Baring My Soul

Over this past month I have had four instances where people (diabetic and non-diabetic) have made comments to the tune of: "It's not that hard.", "I'd make a good diabetic, I already eat like one should.", "It's easy for me.". Although these comments weren't meant to be hurtful or degrading, or even aimed specifically at me, I took them as if they were.

For the first time in nearly a year I find myself wanting to crawl under the covers and cry myself to sleep and never come out.

Is it really easy for other diabetics? Am I just a terrible failure?

Of course I know it's not easy for most diabetics. It never has been for me, and I have spoken with countless other diabetics who struggle just as much as I do.

For me personally, I struggle because diabetes requires certain qualities that I just wasn't born with, nor have I ever been able to cultivate them within myself. Self-discipline, will power, a militaristic mentality.

I was born as what you might call a free spirit, a rebel... everything a diabetic shouldn't be.

Diabetes comes with a lot of "rules", and demands routine, ritual, sacrifice, restraint. All of these things go against my core. You give me rules, you demand things of me, and my first and most powerful instinct is to resist, to fight. You tell me no, you tell me I must stay away from something, I just become more determined to have it. You give me things I must do, and a schedule to do them on...I will die of monotony, it will drive me insane and make me feel trapped like a wild animal.

My thinking is that those diabetics that say it isn't that difficult, that they find it pretty easy to stay "controlled", they are the people born and raised with the qualities needed to succeed at diabetes care.

And those of us who struggle everyday, we are the ones born lacking those qualities.

I have spent everyday fighting. Fighting the system, fighting diabetes, and most of all, fighting myself.

I am the most self-destructive person I know.

I have tried, am still trying, to change my core, to alter my own psychology. I have tried to build self-discipline, will power. I have tried to live to the rules and schedule a diabetic should follow.

It is exhausting to live against your nature. It wears you down, it makes you feel alien.

I just feel....wrong.

I must do it, though. If I don't I will die. I'm already half-dead.

Honestly, I have spent a lot of time thinking about death. I have considered my options:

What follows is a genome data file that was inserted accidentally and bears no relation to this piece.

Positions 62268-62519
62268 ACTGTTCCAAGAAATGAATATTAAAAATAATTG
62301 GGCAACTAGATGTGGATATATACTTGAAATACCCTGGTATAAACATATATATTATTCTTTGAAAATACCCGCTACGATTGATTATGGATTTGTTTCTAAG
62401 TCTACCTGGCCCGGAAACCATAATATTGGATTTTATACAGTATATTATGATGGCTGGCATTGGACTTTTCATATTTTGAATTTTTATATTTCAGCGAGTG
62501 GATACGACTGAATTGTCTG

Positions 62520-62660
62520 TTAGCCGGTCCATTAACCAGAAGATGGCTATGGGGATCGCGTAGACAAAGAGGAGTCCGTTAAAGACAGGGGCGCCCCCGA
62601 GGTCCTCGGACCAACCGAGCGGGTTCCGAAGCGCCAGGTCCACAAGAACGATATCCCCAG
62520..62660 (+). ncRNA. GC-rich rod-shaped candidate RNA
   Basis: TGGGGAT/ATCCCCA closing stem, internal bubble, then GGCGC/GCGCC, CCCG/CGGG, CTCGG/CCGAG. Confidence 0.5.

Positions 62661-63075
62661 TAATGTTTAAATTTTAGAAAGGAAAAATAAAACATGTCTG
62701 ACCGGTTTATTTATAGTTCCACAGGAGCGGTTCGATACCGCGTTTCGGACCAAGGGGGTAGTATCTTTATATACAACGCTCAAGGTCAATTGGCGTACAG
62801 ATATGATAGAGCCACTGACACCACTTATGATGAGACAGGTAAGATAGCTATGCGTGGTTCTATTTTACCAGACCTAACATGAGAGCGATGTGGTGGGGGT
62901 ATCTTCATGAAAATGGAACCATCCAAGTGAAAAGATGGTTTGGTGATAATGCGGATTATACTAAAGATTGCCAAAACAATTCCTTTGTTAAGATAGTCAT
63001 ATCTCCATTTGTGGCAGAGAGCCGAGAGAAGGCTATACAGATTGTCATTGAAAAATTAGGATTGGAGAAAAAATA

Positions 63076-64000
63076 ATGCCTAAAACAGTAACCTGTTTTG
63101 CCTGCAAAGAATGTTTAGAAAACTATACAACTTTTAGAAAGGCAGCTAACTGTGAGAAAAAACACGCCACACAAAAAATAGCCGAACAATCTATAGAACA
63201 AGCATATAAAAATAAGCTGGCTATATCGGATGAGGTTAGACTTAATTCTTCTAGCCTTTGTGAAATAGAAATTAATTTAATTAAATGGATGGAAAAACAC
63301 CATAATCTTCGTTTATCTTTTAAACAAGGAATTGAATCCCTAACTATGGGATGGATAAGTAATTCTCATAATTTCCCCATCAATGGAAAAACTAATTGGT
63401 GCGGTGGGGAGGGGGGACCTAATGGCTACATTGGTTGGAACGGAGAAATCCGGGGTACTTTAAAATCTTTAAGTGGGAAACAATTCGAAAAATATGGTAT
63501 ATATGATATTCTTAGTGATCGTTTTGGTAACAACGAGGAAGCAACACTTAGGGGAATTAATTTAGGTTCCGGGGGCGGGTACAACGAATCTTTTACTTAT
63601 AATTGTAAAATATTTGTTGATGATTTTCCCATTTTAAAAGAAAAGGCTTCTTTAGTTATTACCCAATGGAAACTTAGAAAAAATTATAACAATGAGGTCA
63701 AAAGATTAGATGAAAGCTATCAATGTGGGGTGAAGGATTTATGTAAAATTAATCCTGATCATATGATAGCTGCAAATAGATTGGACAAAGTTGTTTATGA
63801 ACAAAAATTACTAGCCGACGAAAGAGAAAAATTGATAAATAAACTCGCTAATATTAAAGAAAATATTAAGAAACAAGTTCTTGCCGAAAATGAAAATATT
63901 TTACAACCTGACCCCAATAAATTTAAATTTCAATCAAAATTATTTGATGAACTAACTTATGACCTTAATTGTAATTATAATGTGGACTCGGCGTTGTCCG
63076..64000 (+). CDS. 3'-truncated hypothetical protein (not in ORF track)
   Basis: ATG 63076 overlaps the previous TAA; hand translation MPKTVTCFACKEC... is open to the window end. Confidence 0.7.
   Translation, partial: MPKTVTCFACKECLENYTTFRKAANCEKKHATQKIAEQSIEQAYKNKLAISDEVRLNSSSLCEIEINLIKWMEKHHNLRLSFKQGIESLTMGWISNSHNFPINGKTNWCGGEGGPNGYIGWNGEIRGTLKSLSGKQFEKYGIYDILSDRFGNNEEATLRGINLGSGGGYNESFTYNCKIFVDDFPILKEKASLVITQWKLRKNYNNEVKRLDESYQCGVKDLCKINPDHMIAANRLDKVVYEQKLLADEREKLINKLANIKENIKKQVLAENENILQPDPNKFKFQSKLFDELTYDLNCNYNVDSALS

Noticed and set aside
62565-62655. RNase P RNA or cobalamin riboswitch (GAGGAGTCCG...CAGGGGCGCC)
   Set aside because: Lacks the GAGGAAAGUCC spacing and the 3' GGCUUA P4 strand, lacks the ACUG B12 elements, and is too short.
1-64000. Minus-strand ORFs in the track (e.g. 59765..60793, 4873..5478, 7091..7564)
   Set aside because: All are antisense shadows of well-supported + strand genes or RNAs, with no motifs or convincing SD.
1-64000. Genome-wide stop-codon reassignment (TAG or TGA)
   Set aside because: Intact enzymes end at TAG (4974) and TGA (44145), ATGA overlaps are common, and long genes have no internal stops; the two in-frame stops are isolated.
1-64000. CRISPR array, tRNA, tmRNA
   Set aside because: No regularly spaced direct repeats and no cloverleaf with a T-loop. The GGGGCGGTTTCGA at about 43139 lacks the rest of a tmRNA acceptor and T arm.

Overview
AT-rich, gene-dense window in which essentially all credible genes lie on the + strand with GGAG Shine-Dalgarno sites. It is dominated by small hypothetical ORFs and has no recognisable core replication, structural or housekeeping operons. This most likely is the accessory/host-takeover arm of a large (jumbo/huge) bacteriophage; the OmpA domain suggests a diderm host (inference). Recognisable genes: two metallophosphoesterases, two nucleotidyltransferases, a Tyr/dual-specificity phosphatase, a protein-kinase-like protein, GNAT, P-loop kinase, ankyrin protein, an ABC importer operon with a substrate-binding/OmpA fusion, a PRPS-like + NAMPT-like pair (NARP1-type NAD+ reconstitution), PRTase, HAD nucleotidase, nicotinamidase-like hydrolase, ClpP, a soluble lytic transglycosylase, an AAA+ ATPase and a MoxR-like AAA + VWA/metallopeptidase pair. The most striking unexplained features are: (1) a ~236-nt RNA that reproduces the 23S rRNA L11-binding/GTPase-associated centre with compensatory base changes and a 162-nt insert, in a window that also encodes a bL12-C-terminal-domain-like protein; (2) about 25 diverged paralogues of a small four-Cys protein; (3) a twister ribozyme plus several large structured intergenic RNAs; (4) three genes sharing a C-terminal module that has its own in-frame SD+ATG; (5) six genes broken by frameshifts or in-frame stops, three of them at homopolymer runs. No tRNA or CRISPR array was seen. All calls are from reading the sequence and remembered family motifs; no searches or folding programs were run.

1. Change who I am and live healthy and to old age.

2. Continue being myself and die slowly, one piece at a time, and in a ton of pain.

3. End my existence...

It's not difficult to follow the "rules" of diabetes. What's difficult is the constant battle against yourself. Fighting the temptation, fighting the urges, the constant self restraint, self sacrifice, the constant feelings of failure...

I'm tired. I'm exhausted. I want to be me!

It's times like this that I realize how very much I hate myself. Why can't I do things right? Why was I born so unequipped for this disease? Why must I always choose to do what's worst for me?

Why can't I take my bullheadedness and rebellious nature and use them to be a good diabetic? Why must I always have the urge to hurt myself instead of help myself?

It's like having a weapon and either choosing to fight the enemy or kill yourself.

"Oh, oh, oh! I choose 'kill yourself!'" How dumb is that?

I'm already committing suicide. I've been doing it since my diagnosis. A very, very slow suicide.

Tamra, you’re right… managing diabetes requires self-discipline, will power, and a militaristic mentality. It also requires you to be a rebel and a free spirit. People with diabetes are a pretty diverse group. The only requirement is that you stay alive.

I’ve been there. It’s not easy. And no one gets it right without a lot of practice. And even then, not every day or every year is great. So just do what you need to do to make it work for you. I promise, you’re worth it. Hope it gets better for you very soon.

Tamra, being a fighter and a rebel are great qualities and will be useful in dealing with Diabetes over the long haul. (#3 is not an option.) Happy 2015!

You are what you say you aren't. Every day that you fight the battle of D, you prove that you do have those qualities. Each day is a fight, but the best part is that every day brings a new beginning. Hang in there.